Is this what it takes to get Jeff Bezos to eat crow? A former Amazon product manager who says he was fired for voicing concerns about a software glitch is planning to starve himself in front of the CEO’s office to raise awareness about the treatment of Amazon employees.
Kivin Varghese, who helped launch the Kindle Fire ad platform in 2012, said he knows the idea of a hunger strike sounds “weird and crazy,” but he said he’s exhausted every other option.
“It’s a drastic move,” Varghese conceded in a phone interview Wednesday. “But the only thing that’s going to get them to change is if customers realize what actually happens behind the clicks.”
For more than two weeks, Varghese has been staging a one-man protest outside the headquarters of Amazon.com Inc. in Seattle, handing out flyers and speaking with employees about what he says is a companywide culture that prioritizes free cash flow over employee welfare or even basic ethics.
At 7 a.m. next Tuesday, Varghese will stop eating. “I don’t know how long I’m going to last,” he said. “I’m going to last as long as I can. Until I either get arrested or forced to go to a hospital, I’m not going to quit.”
Varghese has been in a legal fight with Amazon for two years. He was let go from the company, he claims, after he learned that one of Amazon’s ad partners, Discover Card, was charged almost $500,000 for advertisements that customers never saw -- the result of a technical glitch in the Kindle Fire ad platform. Varghese said his supervisors opted to cover up the erroneous charge rather than alert Discover to what happened. He claims he was fired as retaliation for protesting the cover-up. He has since detailed his story in a 2012 lawsuit, and later in a letter to Amazon’s board, which was also sent to the Washington State Attorney General’s Office.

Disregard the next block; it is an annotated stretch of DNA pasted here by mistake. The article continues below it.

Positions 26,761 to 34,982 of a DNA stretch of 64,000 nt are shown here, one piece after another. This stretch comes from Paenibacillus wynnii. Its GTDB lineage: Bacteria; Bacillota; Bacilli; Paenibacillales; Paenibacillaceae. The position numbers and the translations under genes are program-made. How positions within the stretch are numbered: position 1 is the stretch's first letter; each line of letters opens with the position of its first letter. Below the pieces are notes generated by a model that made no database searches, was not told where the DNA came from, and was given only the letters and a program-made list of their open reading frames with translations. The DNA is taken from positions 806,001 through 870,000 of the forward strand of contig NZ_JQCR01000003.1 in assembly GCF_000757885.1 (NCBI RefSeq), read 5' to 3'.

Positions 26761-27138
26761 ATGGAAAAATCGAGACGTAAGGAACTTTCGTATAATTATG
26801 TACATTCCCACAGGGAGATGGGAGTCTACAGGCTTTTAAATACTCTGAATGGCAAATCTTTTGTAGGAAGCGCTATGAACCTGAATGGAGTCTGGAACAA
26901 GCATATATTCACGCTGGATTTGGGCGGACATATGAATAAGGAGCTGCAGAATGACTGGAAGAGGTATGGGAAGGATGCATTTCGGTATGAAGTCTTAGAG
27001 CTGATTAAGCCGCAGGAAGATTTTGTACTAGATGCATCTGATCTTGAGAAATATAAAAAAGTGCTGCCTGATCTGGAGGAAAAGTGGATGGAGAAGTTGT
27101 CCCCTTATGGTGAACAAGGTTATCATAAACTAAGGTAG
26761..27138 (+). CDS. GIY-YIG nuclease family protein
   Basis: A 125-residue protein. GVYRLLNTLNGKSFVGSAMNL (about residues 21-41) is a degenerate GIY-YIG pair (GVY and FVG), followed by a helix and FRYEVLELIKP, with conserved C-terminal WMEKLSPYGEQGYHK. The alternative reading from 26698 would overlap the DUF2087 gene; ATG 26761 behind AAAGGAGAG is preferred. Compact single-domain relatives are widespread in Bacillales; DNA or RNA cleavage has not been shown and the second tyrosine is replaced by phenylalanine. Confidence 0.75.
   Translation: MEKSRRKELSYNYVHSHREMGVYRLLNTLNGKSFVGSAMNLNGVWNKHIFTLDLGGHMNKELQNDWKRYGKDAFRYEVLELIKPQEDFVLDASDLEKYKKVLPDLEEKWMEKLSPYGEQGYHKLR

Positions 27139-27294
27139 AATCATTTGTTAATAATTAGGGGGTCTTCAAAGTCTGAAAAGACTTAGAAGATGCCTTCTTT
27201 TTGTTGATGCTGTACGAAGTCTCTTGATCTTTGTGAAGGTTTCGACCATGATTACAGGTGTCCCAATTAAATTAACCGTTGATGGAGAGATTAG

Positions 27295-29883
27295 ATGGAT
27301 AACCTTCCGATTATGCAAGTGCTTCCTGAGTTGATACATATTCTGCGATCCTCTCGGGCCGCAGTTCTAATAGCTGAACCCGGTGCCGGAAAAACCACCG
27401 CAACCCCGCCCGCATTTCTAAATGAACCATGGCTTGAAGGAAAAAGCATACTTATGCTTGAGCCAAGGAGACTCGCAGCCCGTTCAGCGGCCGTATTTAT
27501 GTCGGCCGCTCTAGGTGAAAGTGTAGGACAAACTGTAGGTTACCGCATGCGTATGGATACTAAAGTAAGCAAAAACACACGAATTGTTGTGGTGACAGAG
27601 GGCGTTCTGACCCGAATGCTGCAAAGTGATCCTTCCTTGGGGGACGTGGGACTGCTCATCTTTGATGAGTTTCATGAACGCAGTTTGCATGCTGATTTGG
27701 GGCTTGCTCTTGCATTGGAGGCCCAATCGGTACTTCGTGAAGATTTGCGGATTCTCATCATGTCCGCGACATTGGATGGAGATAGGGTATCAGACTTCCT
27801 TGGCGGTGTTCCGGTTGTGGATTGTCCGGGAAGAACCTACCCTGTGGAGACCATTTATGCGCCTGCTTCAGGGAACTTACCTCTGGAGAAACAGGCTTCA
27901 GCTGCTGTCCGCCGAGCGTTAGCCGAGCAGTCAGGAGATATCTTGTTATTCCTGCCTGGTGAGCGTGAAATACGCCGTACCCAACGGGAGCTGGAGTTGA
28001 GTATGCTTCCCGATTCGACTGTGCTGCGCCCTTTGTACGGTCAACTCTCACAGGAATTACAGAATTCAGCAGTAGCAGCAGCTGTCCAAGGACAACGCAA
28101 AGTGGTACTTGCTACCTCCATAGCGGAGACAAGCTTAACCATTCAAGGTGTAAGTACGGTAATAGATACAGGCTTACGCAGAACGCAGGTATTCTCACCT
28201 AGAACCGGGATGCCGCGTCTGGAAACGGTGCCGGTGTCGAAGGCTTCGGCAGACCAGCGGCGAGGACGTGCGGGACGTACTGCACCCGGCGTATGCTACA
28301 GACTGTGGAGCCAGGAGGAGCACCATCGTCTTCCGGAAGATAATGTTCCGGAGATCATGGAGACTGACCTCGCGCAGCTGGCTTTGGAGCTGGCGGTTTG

An Amazon spokesman declined to comment, citing a policy of not commenting on active litigation. In a motion for summary judgment filed last month, the company denied Varghese’s claim of wrongful termination and said he failed to meet performance expectations.
“Varghese was not a ‘whistleblower’ fighting unlawful contact,” company lawyers wrote. “He was an underperforming employee who had a difference of opinion with his employer as to the resolution of an issue with an arm’s-length contract between sophisticated entities.”
A spokesperson for Discover also declined to comment.
From Lone Protester To Martyr
After Varghese’s protest was picked up in the press, he said he began to receive emails and messages of support from current and former Amazon employees who claim that they, too, have been poorly treated. He added that some employees on the Amazon campus have also expressed their support but are afraid to speak publicly about it for fear of losing their jobs. He said his protest has been peaceful and he has not had any problems with security or law enforcement.
So why a hunger strike? Although Varghese’s demonstration began as a way to get Amazon’s attention regarding his specific situation, he said he feels a sense of duty to escalate the protest after hearing from so many Amazon employees at various levels within the company. One former employee said in an email to Varghese that working at Amazon “was the worst experience I’ve ever had in my professional life.”
Varghese said he has been most moved by emails he’s received from Amazon warehouse employees, whose demanding working conditions -- including long hours, low pay and allegedly unsafe work environments -- have attracted much criticism in the press and among labor advocates.
“I feel an obligation to do my best to get things changed,” Varghese said. “How did Amazon get to where it is? It’s on the backs of these employees that they just exploit and treat like robots.”
Varghese timed his hunger strike with the busiest shopping week of the year. Black Friday is on Nov. 28, followed by Cyber Monday on Dec. 1. Varghese is keeping a journal of the hunger strike on Tumblr. He said it’s his big opportunity to get consumers to think twice about what it means to buy from Amazon. “You might save a few dollars here or there,” he said, “But is it worth the human toll?”